It's a great line from a great movie.
And in politics, it's used to convey the sleight of hand that's so common when it comes to fiery campaign rhetoric that occasionally doesn't fit with the nitty gritty of governing.
That tactic may very well be at the heart of Governor Schwarzenegger's latest Budget Armageddon Road Show, which touched down in Fresno on Friday and in Los Angeles this morning. Schwarzenegger certainly wants to make the point, and rightly so, that the impasse here in Sacramento is threatening dozens of important public works projects around the state. Not to mention the state's fiscal survival.
But both events seemed to force Schwarzenegger to borrow a page from the Wiz, by directing attention toward the impacts of the impasse... and away, somewhat, from the solutions to the impasse.
And yes, we're talking about the T word... taxes.... or, ummm, the more family friendly R word: revenues.
"They passed legislation with a whole bunch of high taxes, to punish you," said the governor on Friday, "as if they didn't do anything wrong, you did something wrong."
He was obviously referring to legislative Democrats and their non-Republican revenue proposal. But compare the above comment with one made today in Los Angeles by the governor:
"I'm interested in revenue increases, that's the bottom line."
Republicans have picked up on the apparent misalignment of the two statements. Balking at reports that Schwarzenegger met only with Democratic leaders on Sunday, Assembly GOP Leader Mike Villines said this in a written statement today: "We believe the Governor should instead keep his promise to the people of California and reject the Democrat tax increases."
The morale of this story: message-focused campaign events are sometimes a tough fit with with the complicated, and sometimes contradictory, world of budget negotiations.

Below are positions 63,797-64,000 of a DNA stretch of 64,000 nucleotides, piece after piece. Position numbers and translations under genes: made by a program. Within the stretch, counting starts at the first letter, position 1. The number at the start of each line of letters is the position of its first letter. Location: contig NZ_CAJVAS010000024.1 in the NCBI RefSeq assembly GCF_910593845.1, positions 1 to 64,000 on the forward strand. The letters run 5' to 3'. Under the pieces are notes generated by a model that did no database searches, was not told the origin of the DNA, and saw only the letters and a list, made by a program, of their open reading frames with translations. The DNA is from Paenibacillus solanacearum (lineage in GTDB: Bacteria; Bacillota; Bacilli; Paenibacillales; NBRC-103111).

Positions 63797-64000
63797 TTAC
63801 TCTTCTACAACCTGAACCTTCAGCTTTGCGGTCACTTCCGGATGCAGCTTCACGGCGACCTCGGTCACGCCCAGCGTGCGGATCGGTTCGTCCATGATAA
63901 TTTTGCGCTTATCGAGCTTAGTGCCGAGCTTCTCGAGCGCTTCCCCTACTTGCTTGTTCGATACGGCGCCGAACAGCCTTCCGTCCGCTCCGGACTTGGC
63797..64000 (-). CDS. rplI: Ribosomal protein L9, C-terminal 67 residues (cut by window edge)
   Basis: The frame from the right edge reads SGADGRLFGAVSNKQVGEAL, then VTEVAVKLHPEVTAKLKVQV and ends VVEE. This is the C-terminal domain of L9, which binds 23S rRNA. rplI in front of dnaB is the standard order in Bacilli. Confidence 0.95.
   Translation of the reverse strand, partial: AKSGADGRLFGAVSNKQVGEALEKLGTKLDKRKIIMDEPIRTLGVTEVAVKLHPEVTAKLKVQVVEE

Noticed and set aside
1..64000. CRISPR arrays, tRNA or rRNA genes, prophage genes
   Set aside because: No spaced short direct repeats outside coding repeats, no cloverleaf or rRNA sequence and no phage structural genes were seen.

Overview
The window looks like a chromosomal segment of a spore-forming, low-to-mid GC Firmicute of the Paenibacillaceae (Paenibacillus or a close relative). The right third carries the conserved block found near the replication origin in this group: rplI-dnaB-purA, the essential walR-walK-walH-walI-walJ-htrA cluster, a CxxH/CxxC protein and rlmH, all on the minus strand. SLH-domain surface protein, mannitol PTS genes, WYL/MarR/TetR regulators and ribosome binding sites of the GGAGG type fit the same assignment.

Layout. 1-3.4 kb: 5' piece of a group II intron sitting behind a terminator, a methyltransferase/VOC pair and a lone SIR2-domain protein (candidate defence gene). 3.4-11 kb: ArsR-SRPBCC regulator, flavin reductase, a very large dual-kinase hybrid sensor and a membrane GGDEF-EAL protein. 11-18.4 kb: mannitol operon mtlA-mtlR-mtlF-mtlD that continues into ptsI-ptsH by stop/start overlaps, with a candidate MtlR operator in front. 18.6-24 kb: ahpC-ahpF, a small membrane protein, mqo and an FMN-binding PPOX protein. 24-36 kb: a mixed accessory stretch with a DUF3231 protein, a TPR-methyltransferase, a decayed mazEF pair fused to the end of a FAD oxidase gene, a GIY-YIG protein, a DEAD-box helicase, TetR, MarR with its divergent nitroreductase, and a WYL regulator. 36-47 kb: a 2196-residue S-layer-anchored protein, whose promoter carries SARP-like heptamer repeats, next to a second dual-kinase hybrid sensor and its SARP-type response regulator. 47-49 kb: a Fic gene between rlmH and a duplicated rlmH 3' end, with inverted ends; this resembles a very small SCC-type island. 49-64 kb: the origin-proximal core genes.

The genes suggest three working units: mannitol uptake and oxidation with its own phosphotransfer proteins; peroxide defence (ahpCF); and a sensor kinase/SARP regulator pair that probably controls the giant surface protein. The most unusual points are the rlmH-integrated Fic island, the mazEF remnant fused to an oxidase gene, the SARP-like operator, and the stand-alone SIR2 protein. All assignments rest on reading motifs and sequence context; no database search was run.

And that leads to this question: if the governor and Democrats can, as some now believe, find a compromise on the issue of economic stimulus and spending cuts... how might the rhetoric change when it comes to the tax increase proposal?
Tis the season to be... squabbling about a solution to California's fiscal crisis.
On this week's Capital Notes Podcast, we look back at a very busy week on the state budget front. From competing proposals to defeated bills, controversial solutions, and the threats of Governor Schwarzenegger to veto the Democratic plan... and lay off state workers.
Capitol Weekly editor Anthony York and I check in for what that week might mean in terms of an eventual deal, and whose interests might be left out when it's all said and done.
And yes, the podcast is actually a few days late; the flurry of events at week's end pushed our weekly chat into Monday.
"I always set goals that are so high, they are almost impossible to achieve. Because then you're always hungry for climbing."
That was, for my money, the most noteworthy insight gleaned from the long profile of Governor Schwarzenegger on Sunday's 60 Minutes. The quip is probably the defining image of the governor, an image seen by both his admirers and his detractors.